Cost metrics

5. Cost per lead (CPL)

You need to know your demand gen efforts aren’t in vain. And you need to know you’re spending your budget in the right places. Cost per lead does what it says on the tin – it tells you how much it costs you to get a lead by dividing your marketing spend by the number of leads you generate.

6. Cost per acquisition (CPA)

It’s like CPLbut instead CPA tells you how much it costs to acquire a fully-fledged customer. You can compare CPLs and CPAs to work out if there’s a drop-off point in your funnel, or if your leads are converting as you expect.

7. Contribution to total revenue

A bigger-picture metric that’ll help you see how your demand generation campaign is benefitting the wider marketing and sales strategy. You’ll understand whether you’ve spent your budget wisely, or if you could maximize it elsewhere. And you’ll get a good grasp of the ROI from your demand generation and how it compares to your other campaigns.

8. Average deal size

A.K.A. how much your customers buy from you throughout your sales cycle. Linked closely to CLTV, it helps you understand the value of each customer and what they could be worth to your business in the future. If you can attribute the customer to a particular channel too, even better. You’ll see what’s been most effective in converting them and you can review your budget spend across your touchpoints. With this info, you can decide whether to optimize for future customers in your sales cycle.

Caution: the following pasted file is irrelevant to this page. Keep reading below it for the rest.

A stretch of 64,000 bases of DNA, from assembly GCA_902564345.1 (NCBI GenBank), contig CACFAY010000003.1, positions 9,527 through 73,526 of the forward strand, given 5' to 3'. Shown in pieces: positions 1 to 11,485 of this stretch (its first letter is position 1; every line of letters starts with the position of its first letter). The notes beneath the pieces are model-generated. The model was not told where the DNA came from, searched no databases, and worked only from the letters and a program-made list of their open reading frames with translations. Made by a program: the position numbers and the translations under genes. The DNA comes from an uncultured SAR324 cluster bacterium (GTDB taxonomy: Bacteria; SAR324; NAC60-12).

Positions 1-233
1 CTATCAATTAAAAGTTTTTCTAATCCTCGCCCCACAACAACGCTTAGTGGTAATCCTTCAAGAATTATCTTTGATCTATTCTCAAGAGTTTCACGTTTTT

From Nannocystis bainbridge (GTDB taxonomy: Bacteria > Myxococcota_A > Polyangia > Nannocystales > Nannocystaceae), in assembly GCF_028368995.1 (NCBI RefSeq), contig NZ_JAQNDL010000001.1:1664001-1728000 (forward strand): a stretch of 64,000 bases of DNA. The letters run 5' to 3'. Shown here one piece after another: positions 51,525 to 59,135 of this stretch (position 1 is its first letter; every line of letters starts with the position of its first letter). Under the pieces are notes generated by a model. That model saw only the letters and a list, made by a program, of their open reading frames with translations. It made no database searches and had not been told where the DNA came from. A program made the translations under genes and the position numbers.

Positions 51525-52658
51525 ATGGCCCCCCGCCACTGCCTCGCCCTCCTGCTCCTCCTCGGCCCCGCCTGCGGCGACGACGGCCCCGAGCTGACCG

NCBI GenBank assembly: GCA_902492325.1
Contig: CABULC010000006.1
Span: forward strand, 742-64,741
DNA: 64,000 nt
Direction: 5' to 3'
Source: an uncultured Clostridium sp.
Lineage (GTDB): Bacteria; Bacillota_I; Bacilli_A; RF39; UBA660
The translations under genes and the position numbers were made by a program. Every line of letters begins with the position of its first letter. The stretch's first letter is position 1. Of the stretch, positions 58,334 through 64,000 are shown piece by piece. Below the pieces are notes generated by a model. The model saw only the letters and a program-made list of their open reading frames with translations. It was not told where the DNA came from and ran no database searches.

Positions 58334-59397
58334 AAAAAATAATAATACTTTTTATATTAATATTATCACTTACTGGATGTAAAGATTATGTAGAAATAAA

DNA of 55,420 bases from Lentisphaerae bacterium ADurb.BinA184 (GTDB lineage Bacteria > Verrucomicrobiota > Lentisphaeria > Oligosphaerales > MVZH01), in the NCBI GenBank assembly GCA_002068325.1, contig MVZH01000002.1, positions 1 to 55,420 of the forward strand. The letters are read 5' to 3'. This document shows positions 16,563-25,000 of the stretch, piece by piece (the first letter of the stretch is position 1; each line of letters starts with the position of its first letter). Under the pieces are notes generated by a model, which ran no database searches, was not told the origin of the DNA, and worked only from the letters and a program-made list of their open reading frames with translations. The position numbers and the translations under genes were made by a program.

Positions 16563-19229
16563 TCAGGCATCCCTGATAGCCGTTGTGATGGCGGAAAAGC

9. Payback period

It’s all very well shelling out on SEO, PPC, content, and ads as part of your demand generation tactics. But how long does it take to recoup that money? That’s where the payback period metric comes in. It measures how long it takes to win back your upfront purchase costs from new customers. The shorter the payback period, the better. 12 months or less is an ideal timescale.


Performance metrics

10. Content engagement

Downloads, clicks, views, comments, opens, time spent on page…you know the drill. Content strengthens your industry authority, helps customers to self-educate, and guides them through to conversion. So you need to keep tabs on its performance.

Inforgraphic showing content types for each stage of buyer journey

11. Conversion rate by channel

Once you know what KPIs work for each channel, you should track the conversion rates for them. This could be activations, signups – basically any action that converts leads after they engage with your content. Track the channels that are working for you and optimize as you go for next-level campaign results.


How to report KPIs for demand generation campaigns

Now you’re clued up on the success metrics for your demand generation efforts, you need to know how to report on them. This is where you tell the story about the impact of your campaign, learn what tactics worked, and showcase your hard work to C-suite and management. 

1. Set benchmarks and goals

Set these before you start. Use previous campaign data, channel intel, similar content you’ve created before – or try Turtl Benchmarks to compare content performance across internal teams, industry, and even globally. Then you’ve got something to work towards and you can evaluate how successful your campaign’s been at the end. These could be financial, sentiment, or engagement-driven measurements.